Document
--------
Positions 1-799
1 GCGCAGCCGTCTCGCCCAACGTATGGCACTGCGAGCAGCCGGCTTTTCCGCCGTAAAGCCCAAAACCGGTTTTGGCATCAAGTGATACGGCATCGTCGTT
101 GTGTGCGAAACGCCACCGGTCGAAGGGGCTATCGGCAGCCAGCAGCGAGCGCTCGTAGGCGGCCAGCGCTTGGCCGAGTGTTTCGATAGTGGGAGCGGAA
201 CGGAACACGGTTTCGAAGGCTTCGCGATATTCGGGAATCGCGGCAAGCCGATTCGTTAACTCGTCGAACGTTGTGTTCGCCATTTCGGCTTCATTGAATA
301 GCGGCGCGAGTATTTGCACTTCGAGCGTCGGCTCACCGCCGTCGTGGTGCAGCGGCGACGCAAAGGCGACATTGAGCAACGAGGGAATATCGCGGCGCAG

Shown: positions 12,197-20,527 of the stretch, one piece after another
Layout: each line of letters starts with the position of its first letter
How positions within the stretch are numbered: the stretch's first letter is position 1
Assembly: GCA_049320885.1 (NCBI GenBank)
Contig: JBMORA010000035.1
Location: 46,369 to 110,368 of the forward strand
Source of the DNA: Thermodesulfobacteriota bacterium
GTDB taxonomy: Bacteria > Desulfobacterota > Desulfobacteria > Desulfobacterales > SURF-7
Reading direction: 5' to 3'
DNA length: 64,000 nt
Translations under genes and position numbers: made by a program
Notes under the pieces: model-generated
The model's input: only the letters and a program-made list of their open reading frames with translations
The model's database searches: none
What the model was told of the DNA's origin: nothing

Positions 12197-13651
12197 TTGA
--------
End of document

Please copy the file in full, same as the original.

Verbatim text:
Positions 1-799
1 GCGCAGCCGTCTCGCCCAACGTATGGCACTGCGAGCAGCCGGCTTTTCCGCCGTAAAGCCCAAAACCGGTTTTGGCATCAAGTGATACGGCATCGTCGTT
101 GTGTGCGAAACGCCACCGGTCGAAGGGGCTATCGGCAGCCAGCAGCGAGCGCTCGTAGGCGGCCAGCGCTTGGCCGAGTGTTTCGATAGTGGGAGCGGAA
201 CGGAACACGGTTTCGAAGGCTTCGCGATATTCGGGAATCGCGGCAAGCCGATTCGTTAACTCGTCGAACGTTGTGTTCGCCATTTCGGCTTCATTGAATA
301 GCGGCGCGAGTATTTGCACTTCGAGCGTCGGCTCACCGCCGTCGTGGTGCAGCGGCGACGCAAAGGCGACATTGAGCAACGAGGGAATATCGCGGCGCAG

Shown: positions 12,197-20,527 of the stretch, one piece after another
Layout: each line of letters starts with the position of its first letter
How positions within the stretch are numbered: the stretch's first letter is position 1
Assembly: GCA_049320885.1 (NCBI GenBank)
Contig: JBMORA010000035.1
Location: 46,369 to 110,368 of the forward strand
Source of the DNA: Thermodesulfobacteriota bacterium
GTDB taxonomy: Bacteria > Desulfobacterota > Desulfobacteria > Desulfobacterales > SURF-7
Reading direction: 5' to 3'
DNA length: 64,000 nt
Translations under genes and position numbers: made by a program
Notes under the pieces: model-generated
The model's input: only the letters and a program-made list of their open reading frames with translations
The model's database searches: none
What the model was told of the DNA's origin: nothing

Positions 12197-13651
12197 TTGA